Civil society is operating in an increasingly hostile environment. The number of democracies backsliding into authoritarianism has doubled in the past decade, as repressive regimes crack down and democratic governments adopt restrictive measures in response to the pandemic.
According to the CIVICUS monitor, 87% of the world’s population are now living in countries rated as closed, repressed or obstructed. American social psychologist Professor Jonathan Haidt argues this century is becoming a contest between open societies (West) and a closed society (China).
In 2001, the 9/11 terror attacks in the US led to an explosion of counterterrorism measures that prioritised security at the expense of norms related to civic and personal freedoms. The overall impact on democracy has been profoundly negative.
It is not widely known that the Charities Act 2005 in New Zealand has been part of this process.
Following 9/11, the Financial Action Task Force issued a series of 8 Special Recommendations dealing with terrorist financing. Recommendation 8 urged countries to review the adequacy of their laws relating to non-profit organisations, describing them as “particularly vulnerable” to abuse in this regard. Subsequently, there was a wave of charities legislation around the world, including in: Australia, China, England and Wales, Ireland, the Isle of Man, Jamaica, Jersey, New Zealand, Northern Ireland, Pakistan, Scotland, Singapore, Uganda, and Zambia.
In New Zealand’s case, pressure from the UN Security Council following 9/11 led to the original Charities Bill being introduced into Parliament on 23 March 2004.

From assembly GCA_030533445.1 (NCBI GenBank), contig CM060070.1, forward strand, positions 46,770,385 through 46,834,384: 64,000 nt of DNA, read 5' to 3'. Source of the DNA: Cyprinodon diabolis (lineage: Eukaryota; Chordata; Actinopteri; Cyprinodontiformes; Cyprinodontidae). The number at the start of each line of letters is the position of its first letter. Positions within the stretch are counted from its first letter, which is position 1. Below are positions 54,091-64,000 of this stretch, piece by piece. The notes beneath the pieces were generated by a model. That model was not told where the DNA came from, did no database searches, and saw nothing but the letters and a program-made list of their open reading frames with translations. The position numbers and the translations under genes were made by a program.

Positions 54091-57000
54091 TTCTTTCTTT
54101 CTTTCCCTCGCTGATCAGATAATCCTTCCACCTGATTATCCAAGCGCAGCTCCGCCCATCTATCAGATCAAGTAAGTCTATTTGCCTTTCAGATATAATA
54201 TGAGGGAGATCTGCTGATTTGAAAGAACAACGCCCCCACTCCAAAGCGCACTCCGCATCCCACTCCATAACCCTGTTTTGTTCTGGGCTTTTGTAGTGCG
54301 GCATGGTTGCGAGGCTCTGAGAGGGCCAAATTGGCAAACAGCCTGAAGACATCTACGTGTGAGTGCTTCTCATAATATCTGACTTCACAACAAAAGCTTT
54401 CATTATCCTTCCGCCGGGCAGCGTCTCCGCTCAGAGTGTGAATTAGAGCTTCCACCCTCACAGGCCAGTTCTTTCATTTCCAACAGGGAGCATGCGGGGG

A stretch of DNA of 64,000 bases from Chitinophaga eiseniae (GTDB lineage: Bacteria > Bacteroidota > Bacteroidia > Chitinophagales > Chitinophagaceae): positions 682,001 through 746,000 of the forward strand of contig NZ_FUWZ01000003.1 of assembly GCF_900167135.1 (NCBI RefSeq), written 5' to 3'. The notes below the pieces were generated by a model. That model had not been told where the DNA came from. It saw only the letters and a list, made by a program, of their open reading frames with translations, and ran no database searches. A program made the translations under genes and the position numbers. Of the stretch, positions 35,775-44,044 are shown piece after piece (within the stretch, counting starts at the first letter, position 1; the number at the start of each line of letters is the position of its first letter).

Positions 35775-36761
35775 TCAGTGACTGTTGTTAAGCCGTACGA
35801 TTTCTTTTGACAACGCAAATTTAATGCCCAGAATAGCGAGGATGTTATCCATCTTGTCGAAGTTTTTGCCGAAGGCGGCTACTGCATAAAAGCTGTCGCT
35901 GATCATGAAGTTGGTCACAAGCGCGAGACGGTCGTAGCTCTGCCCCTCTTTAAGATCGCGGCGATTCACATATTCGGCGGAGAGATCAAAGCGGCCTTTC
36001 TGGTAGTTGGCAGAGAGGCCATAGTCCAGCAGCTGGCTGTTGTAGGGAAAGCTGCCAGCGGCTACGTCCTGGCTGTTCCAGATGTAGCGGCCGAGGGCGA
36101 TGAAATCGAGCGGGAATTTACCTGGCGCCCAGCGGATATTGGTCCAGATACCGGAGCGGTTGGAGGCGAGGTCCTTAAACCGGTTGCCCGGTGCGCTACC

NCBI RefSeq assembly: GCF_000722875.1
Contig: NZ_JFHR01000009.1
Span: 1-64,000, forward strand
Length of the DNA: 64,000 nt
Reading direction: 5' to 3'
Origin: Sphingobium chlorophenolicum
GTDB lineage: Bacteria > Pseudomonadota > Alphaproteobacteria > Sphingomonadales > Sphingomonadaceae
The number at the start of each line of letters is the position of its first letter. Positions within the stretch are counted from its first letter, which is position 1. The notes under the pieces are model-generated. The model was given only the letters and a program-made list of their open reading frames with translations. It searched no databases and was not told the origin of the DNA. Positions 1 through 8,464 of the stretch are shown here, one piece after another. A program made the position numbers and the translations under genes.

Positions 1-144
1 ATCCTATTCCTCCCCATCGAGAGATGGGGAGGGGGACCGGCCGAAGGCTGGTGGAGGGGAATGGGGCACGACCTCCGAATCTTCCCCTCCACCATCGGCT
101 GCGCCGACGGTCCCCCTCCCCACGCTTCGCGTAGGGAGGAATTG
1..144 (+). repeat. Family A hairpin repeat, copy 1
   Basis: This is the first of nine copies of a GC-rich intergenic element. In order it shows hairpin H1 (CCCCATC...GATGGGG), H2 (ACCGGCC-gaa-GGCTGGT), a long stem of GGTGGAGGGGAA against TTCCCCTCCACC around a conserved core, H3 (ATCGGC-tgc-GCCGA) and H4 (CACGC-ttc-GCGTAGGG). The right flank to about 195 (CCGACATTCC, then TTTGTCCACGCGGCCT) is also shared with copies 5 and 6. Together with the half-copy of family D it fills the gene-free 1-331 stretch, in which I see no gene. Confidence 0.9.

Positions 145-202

Since then, administration of charities legislation has become increasingly restrictive: a seemingly-inexorable march towards increasing regulation and control, particularly in relation to charities’ ability to advocate for their charitable purposes and those they represent.
However, US-led efforts post-9/11 have been largely concerned with the use of coercive action to address violent symptoms of terrorism, rather than focusing on its causes.
The better way to protect against increasing extremism is to bolster the bonds of community and democracy: as the Royal Commission of Inquiry into the 2019 Mosque attacks noted, social cohesion is critical to preventing the development of harmful radicalising ideologies, to strengthening resilience to the narratives of hate and division, and thus to preventing downstream violent extremism.
It is often said that, much like a virus, disinformation spreads through susceptible hosts: democratic principles such as social tolerance, trust and the rule of law act as a vaccine to the hateful and racist ideologies that are dedicated to destabilising democratic principles and destroying such norms.
The Charities Act is currently being reviewed, providing New Zealand with an opportunity to create a world-leading framework of charities law: one that resists the trend towards increasing authoritarianism and ever-decreasing levels of trust, and seeks to uphold liberal democratic values of social tolerance and the rule of law.
The best way to create social cohesion is to allow charities to do their work without undue government interference. Sadly, the current review risks heading in the opposite direction.
About the Author: Sue Barker is the director of Sue Barker Charities Law, a boutique law firm based in Wellington, specialising in charities law and public tax law. Sue is currently on sabbatical as the New Zealand Law Foundation International Research Fellow Te Karahipi Rangahau ā Taiao, undertaking research into the question “What does a world-leading framework of charities law look like?”, with a report due imminently. More information about Sue and the research can be found at www.charitieslaw.co and www.charitieslawreform.nz.